Glasgow Caledonian Reds will have their resolve tested not only by the European champions, but by a global select at Franklin's Gardens tonight.

Their hosts, Northampton Saints, claim to be coming into the match under-prepared, but even in the absence of a trio of England internationalists, they have put together a formidable line-up for the Reds' visit.

The pack alone contains internationlists from six different countries - Martin Scelzo from Argentina, England's Tim Rodber, Frenchman Olivier Brouzet, Samoan Pat Lam, Springbok Gary Pagel and Scotland's Calcutta Cup pack leader, Budge Pountney - while the back-line adds two more to their league of nations, Welshman Allan Bateman and Italian Luca Martin.

''It is as strong a team as we could have fielded,'' said Saints first-team coach Paul Larkin, adding that Scottish forwards Steve Brotherstone, Mattie Stewart, and Rob Hunter are all among a long list of replacements likely to be used at some stage. ''However, we have had no warm-up fixtures at all so far.

''We spent a week in Biarritz last week, and while the facilities were pretty basic, it was ideal for the work we wanted to do.

''However, the six training sessions we did out there, while excellent, are all we have done so far.''

That appears to leave them off the pace compared with their English rivals, who have been gearing up for some weeks. However, Larkin explained that the multi-national nature of their squad leaves them particularly vulnerable to summer tours.

The hope for their visitors, then, is that a Reds squad which spent last week gelling and building confidence as they claimed the inaugural Coastal Cup in Vancouver, will come up against a group of highly talented individuals yet to establish an overall playing pattern.

Saints' coach certainly made it clear that the Reds should not expect a repeat of the Northampton style of play that took them to their Heineken Cup triumph and to the English Cup final, as well as setting the pace for long periods in the English Premiership.

Explaining that they are following principles initially set out by Ian McGeechan in his time as director of rugby there and maintained by his Scottish successor, John Steel, they are looking to develop a more expansive game than was usually in evidence as their pack drove them to glory last season.

Those who revert to type can expect to encounter ruthlessness, it would seem. ''To those who know us well I think we have become fairly predictable,'' said Larkin. ''What we have done we have done well, but people do now know how to defend against us.

''I have told the players I will be videoing the game from behind them, and those taking easy options will not be the ones playing against Newcastle in our league opener next week.''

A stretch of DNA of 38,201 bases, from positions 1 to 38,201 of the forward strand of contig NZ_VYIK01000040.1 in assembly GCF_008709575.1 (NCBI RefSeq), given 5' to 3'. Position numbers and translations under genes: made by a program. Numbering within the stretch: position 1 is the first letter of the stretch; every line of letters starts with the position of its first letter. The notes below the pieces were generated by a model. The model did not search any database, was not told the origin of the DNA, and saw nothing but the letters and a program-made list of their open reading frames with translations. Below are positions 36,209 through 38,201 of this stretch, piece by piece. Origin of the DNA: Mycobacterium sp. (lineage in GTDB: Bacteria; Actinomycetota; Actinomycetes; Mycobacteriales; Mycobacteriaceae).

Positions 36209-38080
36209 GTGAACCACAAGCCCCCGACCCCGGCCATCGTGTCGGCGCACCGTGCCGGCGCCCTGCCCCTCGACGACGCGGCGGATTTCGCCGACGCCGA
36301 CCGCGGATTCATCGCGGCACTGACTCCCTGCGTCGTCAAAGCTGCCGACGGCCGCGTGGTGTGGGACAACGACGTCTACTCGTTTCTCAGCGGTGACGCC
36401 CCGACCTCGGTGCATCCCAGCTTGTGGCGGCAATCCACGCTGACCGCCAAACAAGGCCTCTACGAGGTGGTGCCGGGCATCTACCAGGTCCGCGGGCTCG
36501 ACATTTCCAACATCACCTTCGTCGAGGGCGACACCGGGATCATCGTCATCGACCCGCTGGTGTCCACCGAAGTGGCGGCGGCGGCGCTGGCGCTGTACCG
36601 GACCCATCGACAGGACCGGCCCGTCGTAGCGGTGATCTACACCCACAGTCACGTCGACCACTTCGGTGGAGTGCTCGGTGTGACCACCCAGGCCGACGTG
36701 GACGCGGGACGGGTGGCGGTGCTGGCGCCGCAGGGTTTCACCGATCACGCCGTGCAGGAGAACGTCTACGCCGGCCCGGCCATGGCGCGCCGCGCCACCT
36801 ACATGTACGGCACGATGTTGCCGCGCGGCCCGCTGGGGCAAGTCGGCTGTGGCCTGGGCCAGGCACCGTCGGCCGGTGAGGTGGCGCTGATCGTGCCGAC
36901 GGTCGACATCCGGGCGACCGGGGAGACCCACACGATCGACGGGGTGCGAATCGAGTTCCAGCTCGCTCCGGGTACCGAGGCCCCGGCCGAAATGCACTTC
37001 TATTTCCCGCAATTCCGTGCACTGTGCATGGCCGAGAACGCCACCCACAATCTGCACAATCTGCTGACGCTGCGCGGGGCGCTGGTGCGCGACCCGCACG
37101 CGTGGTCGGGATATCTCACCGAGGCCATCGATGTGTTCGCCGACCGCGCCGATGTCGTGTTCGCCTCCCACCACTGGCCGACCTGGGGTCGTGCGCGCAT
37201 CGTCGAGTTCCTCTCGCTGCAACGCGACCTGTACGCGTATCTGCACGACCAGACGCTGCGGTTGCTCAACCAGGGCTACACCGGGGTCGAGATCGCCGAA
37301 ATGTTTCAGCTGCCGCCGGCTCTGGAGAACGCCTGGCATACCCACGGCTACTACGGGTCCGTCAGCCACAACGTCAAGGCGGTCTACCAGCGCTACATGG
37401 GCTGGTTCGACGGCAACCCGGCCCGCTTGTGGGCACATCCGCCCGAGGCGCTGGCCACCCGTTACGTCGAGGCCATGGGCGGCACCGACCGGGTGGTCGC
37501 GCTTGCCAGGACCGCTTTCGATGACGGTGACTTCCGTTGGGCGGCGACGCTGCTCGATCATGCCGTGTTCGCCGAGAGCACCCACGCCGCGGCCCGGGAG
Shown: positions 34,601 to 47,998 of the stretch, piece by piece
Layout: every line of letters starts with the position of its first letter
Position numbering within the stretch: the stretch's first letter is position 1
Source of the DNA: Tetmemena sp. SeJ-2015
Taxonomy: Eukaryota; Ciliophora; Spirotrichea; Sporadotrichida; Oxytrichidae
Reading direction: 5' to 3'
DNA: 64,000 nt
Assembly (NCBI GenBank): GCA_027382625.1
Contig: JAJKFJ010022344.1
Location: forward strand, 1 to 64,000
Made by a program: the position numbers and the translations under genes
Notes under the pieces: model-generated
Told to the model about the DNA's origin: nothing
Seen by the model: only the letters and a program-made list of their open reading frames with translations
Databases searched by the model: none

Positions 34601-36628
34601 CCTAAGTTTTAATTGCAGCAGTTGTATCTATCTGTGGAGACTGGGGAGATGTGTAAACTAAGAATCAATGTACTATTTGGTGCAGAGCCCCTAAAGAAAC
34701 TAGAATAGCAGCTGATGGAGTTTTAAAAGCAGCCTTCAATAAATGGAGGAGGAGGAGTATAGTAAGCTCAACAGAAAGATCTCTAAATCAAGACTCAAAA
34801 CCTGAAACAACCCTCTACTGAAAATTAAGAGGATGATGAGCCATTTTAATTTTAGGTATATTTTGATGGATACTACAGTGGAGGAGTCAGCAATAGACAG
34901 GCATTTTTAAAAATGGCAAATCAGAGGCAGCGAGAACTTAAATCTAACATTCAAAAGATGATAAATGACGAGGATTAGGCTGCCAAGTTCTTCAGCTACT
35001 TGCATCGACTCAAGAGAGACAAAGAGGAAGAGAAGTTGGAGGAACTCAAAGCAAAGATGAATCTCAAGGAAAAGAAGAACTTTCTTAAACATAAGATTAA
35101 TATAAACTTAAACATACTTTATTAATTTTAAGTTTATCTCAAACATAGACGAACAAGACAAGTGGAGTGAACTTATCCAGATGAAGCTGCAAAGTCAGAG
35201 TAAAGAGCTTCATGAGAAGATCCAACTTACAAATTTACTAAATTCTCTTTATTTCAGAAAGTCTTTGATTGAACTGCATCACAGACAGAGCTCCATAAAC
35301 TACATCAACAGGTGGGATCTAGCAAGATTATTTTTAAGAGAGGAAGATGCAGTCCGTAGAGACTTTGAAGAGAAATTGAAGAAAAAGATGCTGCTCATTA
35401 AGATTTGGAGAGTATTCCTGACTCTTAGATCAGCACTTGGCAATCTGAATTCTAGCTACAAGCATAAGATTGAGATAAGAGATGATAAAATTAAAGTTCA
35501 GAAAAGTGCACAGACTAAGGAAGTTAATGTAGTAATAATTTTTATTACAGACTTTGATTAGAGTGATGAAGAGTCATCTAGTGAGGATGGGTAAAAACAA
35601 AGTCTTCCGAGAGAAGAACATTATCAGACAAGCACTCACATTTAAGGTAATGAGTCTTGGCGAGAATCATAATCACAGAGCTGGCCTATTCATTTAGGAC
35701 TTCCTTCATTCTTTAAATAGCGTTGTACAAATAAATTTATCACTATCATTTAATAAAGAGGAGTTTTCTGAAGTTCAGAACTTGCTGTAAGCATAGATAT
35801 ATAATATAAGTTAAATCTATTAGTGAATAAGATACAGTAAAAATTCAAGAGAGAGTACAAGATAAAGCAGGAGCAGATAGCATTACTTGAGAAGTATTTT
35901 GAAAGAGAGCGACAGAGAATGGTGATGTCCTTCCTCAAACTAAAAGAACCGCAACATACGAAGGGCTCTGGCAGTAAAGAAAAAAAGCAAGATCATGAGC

That seems ominous, since in their matches against Edinburgh Reivers last season the Saints proved they were far more than a one dimensional outfit.

After the mauling they suffered in miserable conditions at Franklin's Gardens, the Reivers, admittedly then struggling for form, braced themselves for another onslaught a week later and were shocked as Saints ran them ragged on a firmer Myreside surface.

In spite of losing their hugely influential Argentinian hooker, Freddie Mendez, to French rugby, as well as Scotland lock Richard Metcalfe and flanker Don Mackinnon to Reivers, Saints look to have an even stronger squad this season.

Aptly named French lock Olivier Brouzet and Scotland hooker Brotherstone bolster their pack, while the quality of the back line on show tonight is remarkable given that England trio Matt Dawson, Nick Beal and Ben Cohen are all out injured.

The Reds also travel today without a posse of internationalists, captain Andy Nicol carrying a minor knee problem and lock Stewart Campbell has an achilles tendon strain, which kept him out of action in Canada, although hopefully both will face Munster on Saturday. New recruit James McLaren and flanker Gordon Simpson have both only just resumed training, so miss out, though they may also face the Irish European Cup finalists, but Glenn Metcalfe's foot injury and Alan Bulloch's thigh problem remain worrying.

However, it remains a strong party with 13 full internationalists and the balancing act the management appeared to be attempting last weekend seems to have worked out perfectly.

Clearly, they were attempting to see some of their younger/newer and fringe squad members in the decisive match against British Columbia in Vancouver, while holding back some of those likely to start the game in Northampton.

''We did well because although we only just won the match in the dying minutes, I felt we thoroughly deserved to win,'' said backs coach Rob Moffat, who deemed the overall exercise highly worthwhile. ''We had great training conditions, even if it was slightly on the hot side for matches, and we have come through some very physical games successfully and, apparently, with no serious injuries.''

Northampton Saints - M Tucker; C Moir, A Bateman, M Allen, L Martin; P Grayson, D Malone; G Pagel, S Thomson, M Scelzo, O Brouzet, T Rodber, G Seely, B Pountney, P Lam

Glasgow Caledonian Reds squad. Backs - C Chalmers, R Shepherd, I Jardine, J Stuart, I McInroy, J Craig, S Longstaff, G Beveridge, AN Other, M McKenzie, T Hayes. Forwards - D Hilton, A Watt, G Scott, G Bulloch, G McIlwham, W Anderson, D Burns, S Griffiths, J White, R Reid, D Macfadyen, J Petrie, D Flockhart.